TikTok May Be on the Clock | July 10, 2020

TikTok May Be on the Clock | July 10, 2020

Three Things This Week

1. Whats Poppin
What it is: Out of seemingly nowhere, a new rap artist named Jack Harlow has reached number 2 on the Billboard Hot 100 with a remix of his song “Whats Poppin.”
Why it’s problematic: Despite how it seems, his success isn’t inexplicable. The 22-year-old’s track and music video first dropped in January (language) and eventually became the background music for many different TikTok trends (like this Glo-Up trend). Little by little, the song worked its way up the charts, but the release of a remix featuring DaBaby (who currently has the number 1 song), Tory Lanez, and Lil Wayne on June 24 gave it the jump it needed. Like similar songs, a quick run-through of the lyrics (language) reveals the track is full of vulgarities, mainly focusing on how he has “options” and can get any woman he wants. Though TikTok has changed the way teens listen to music (sometimes only in snippets long enough for TikTok videos), it’s important to continue talking to them about how what they listen to affects them.

2. TikTokalypse
What it is: After U.S. Secretary of State Mike Pompeo said in an interview this week that the government is “looking at” banning Chinese social media apps like TikTok due to privacy concerns, fans of the app reacted by calling it the “TikTokalypse.”
Why it could cause a teen revolt: If this happens, the U.S. wouldn’t be the first country to impose bans on Chinese apps (India did so last month, despite being the app’s largest market outside of China), but it is possible that American teens will not take the ban well. With 69% of users being between the ages of 13 and 24 and with 4- to 15-year-olds spending an astounding 80 minutes per day on the app, it’s clear that American youth love the app and will be very upset if it’s banned. But make no mistake, a ban will leave an opening for other companies to create their own copycat apps, so you can be sure young people will be turning to them to fill the void.

3. Our Kids Online
What it is: A documentary filmed by parents who wanted to show the difficulty of navigating handheld devices, as well as offer practical, helpful ways to keep children safer online.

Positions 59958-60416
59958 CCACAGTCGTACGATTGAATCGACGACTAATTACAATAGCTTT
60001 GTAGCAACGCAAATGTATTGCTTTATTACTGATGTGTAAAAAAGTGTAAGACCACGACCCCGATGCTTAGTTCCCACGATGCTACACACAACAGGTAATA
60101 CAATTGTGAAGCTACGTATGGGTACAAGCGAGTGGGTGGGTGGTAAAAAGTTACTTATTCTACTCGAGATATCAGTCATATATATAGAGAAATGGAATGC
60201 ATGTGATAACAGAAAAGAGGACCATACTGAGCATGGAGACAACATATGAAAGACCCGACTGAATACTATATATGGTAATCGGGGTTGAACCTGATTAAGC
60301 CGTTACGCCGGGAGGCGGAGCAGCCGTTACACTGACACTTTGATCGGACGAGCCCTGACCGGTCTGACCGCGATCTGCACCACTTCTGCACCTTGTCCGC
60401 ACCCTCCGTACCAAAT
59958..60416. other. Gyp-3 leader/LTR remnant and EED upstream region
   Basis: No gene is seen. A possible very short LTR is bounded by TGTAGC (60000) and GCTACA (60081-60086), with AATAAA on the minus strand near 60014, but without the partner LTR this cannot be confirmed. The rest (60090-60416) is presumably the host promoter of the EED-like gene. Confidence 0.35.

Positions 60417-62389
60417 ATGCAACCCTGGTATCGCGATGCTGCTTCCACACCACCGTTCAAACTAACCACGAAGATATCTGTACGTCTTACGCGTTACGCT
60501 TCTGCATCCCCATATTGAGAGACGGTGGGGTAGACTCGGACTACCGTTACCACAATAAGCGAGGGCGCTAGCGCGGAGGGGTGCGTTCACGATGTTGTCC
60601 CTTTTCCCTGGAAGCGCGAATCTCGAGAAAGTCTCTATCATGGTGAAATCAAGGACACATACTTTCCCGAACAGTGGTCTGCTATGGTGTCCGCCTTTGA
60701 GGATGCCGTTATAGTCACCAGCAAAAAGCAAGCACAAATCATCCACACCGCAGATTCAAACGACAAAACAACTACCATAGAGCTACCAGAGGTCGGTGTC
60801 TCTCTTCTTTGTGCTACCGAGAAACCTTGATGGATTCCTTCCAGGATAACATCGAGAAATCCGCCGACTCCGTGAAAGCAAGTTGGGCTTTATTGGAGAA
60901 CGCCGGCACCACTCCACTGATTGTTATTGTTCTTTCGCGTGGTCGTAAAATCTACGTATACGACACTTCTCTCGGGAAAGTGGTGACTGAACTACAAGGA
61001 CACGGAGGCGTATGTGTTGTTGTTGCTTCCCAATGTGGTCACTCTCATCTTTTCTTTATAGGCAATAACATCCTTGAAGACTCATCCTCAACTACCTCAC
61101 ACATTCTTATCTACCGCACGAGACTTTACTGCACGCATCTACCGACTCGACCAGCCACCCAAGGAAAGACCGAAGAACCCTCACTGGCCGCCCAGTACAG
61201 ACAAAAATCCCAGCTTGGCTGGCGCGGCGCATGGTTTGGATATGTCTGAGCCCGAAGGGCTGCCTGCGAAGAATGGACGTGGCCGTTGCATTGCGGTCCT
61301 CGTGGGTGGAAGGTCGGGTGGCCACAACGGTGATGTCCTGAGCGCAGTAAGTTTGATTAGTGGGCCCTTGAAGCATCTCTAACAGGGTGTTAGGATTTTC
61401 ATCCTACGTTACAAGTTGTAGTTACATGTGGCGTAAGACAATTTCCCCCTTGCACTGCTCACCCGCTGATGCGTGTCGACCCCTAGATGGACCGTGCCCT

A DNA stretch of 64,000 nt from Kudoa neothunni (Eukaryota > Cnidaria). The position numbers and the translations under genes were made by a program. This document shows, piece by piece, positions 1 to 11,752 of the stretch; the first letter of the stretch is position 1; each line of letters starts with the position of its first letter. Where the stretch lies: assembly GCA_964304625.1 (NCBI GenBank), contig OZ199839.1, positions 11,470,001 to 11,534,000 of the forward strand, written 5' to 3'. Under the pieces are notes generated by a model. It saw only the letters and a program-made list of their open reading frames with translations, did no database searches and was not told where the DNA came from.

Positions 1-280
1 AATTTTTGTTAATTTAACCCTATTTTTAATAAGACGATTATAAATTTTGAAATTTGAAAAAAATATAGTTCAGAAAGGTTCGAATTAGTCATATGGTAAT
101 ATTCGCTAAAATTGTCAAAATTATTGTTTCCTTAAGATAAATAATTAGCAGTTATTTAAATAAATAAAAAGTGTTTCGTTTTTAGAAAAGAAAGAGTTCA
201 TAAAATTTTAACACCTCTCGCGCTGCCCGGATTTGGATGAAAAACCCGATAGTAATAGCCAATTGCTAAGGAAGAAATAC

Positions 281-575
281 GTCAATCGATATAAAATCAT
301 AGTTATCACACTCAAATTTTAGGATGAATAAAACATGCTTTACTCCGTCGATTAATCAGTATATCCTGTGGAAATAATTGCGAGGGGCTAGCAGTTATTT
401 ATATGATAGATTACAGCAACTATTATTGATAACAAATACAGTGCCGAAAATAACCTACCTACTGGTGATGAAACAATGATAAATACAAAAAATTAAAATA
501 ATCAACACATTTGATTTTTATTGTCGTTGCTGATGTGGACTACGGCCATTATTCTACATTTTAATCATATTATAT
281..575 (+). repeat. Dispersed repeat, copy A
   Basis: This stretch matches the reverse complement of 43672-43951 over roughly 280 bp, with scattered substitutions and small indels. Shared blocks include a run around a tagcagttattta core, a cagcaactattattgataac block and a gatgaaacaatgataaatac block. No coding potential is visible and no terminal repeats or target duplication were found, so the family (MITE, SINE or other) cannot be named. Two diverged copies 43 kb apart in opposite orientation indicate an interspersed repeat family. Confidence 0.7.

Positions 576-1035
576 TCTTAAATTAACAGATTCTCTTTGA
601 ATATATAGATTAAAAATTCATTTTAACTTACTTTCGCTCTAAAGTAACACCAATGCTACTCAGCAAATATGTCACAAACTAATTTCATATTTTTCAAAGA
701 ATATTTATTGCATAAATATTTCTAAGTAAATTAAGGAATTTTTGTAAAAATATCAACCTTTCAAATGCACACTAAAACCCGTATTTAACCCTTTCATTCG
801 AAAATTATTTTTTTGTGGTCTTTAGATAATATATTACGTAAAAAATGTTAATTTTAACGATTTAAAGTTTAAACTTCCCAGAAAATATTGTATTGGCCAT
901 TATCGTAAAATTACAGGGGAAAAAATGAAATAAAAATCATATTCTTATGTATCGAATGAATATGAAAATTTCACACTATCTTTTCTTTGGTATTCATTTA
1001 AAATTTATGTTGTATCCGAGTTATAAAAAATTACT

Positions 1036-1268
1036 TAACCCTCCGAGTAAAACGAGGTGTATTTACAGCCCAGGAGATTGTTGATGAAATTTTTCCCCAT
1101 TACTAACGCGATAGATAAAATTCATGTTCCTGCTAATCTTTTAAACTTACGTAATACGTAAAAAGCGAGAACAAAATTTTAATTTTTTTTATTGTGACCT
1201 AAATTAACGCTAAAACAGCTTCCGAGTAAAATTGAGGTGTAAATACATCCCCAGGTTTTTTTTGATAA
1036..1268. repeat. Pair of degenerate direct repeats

Why it's worth every penny: A virtual screening of the 1.5-hour film will be hosted by START (Stand Together And Rethink Technology) on July 30 at 6:30p Mountain Time, during which the filmmakers and other experts will be available to answer questions and provide solutions to particular problems. If you have kids, tweens, or teens who are online or have access to tablets, phones, computers, or even gaming consoles, you will find this documentary extremely helpful. Consider joining the live screening for $10 (or for free if you share the screening on social media!).

After receiving a resoundingly positive response to the last two months of our webinar series, we are excited to announce that we will be hosting 6 new webinars in July! We will be tackling topics like sexuality, video games, and how we parents, church leaders, and school leaders can help disciple the next generation to lifelong faith in Jesus. We hope you’ll join us!

Safety School

Every smart student has a back-up plan when it comes to the college selection process. Sure, your teen’s dream might be to attend Yale, Duke, or Harvard, but high costs and even higher admissions standards might force them to ultimately choose a more realistic option. Enter the “safety school.” A safety school is a college or university that your child is almost assuredly going to be accepted into based on their test scores and GPA. Frankly, if all else fails, they can always attend this next best school.

But COVID-19 has turned the entire college and university selection process on its head. Quarantines have prevented many students from taking standardized tests, 60% of rising seniors say they haven’t been able to visit their school of choice, and 23% of students report they haven’t been able to save money for college because their part-time jobs were furloughed. Adding to the uncertainty, universities themselves have been hit hard by the global pandemic due to the financial fallout from canceled sporting events. Even endowment-rich Stanford University recently announced it will shut down 11 varsity sports for the coming school year due to financial concerns. And once schools do reopen, fears of COVID clusters spiking once students return to campus is a lived reality for administrators, parents, and students alike.

So as you and your teen research next steps when it comes to higher education, what is your back-up plan? Have you sat down as a family and created contingency plans in case that scholarship isn’t awarded or that campus isn’t open? And if schools limit in-seat courses and force students to attend online classes only, how will you help them replace the social and communal benefits of campus life? Most students gain more than a degree if they go off to college: They learn how to manage their newfound freedom, their worldview is broadened by mixing with a wide range of students and professors, and they learn basic life skills like time management. Regardless of your children’s ages, starting conversations with them now about their future educational expectations is one of the most critical things you can do to prepare them for the next step in their life’s journey.

Keep the Faith!

The Axis Team

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